Weed of the Month: Wild Parsnip

Wild parsnip

Photo: Virginia Tech Weed ID Guide

Common name: Wild parsnip
Scientific name: Pastinaca sativa L.

Life Cycle: Biennial
Origin: Eurasia
Poisonous: Yes (foliage), skin photosensitivity

Wild parsnip is distributed widely across the United States and Canadian Provinces and frequently grows along fencerows and roadsides. Depending on the location, seeds germinate in the fall or early spring and plants flower from June through July.

Flowers are yellow or yellow with reddish tinge. This erect, growing plant can reach 6 feet in height. The leaves alternate on the stem and are coarsely toothed. Stems are stout and hollow, often with ridges. Roots branch from a tuberous taproot and are edible.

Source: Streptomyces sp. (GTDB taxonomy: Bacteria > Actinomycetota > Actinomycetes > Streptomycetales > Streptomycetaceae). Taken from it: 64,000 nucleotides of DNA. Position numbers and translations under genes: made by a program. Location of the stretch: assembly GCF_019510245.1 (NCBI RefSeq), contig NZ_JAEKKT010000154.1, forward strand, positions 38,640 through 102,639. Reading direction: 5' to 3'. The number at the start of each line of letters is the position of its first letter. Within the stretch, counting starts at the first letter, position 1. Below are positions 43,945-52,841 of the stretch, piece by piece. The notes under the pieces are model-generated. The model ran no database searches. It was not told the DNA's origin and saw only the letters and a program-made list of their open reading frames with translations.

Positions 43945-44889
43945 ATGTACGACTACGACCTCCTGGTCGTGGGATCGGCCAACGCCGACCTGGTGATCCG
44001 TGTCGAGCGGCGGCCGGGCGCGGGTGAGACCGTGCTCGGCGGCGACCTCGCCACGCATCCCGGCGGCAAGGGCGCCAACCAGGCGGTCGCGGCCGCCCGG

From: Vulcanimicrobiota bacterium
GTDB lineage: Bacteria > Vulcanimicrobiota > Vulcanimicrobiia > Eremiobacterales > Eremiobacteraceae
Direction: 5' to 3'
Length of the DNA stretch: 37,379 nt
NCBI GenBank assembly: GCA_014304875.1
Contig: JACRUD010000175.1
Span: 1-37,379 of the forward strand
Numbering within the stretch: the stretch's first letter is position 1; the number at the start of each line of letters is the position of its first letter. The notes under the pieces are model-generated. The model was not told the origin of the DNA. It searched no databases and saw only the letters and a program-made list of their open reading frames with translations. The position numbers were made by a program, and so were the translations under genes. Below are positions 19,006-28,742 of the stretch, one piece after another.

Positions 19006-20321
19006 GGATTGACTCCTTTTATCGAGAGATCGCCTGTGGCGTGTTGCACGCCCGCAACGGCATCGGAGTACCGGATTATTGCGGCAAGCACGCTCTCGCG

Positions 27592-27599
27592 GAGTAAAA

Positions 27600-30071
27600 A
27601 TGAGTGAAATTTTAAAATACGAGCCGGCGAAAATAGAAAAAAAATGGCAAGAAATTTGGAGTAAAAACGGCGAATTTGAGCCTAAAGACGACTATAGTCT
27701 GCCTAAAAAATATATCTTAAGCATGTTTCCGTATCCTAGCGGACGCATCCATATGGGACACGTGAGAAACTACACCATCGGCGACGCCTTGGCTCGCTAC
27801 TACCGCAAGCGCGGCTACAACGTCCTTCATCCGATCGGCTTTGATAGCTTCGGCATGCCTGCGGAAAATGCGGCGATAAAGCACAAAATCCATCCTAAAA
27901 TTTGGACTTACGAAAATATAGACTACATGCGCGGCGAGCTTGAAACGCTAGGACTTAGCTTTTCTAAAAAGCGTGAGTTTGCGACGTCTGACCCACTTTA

Wild parsnip foliage causes skin photosensitivity and a rash. Humans and horses are sensitive to this species, with reaction severity varying among individuals.

Wild parsnip is a prolific seed producer, and seeds are the only mechanism of reproduction. Mowing, herbicide treatment, or hand weeding should occur well before flower production to prevent seed production. Consult your local Cooperative Extension Service Service personnel for herbicidal control in your area.

William W. Witt, PhD, professor emeritus in the department of plant and soil sciences at the University of Kentucky, provided this information.


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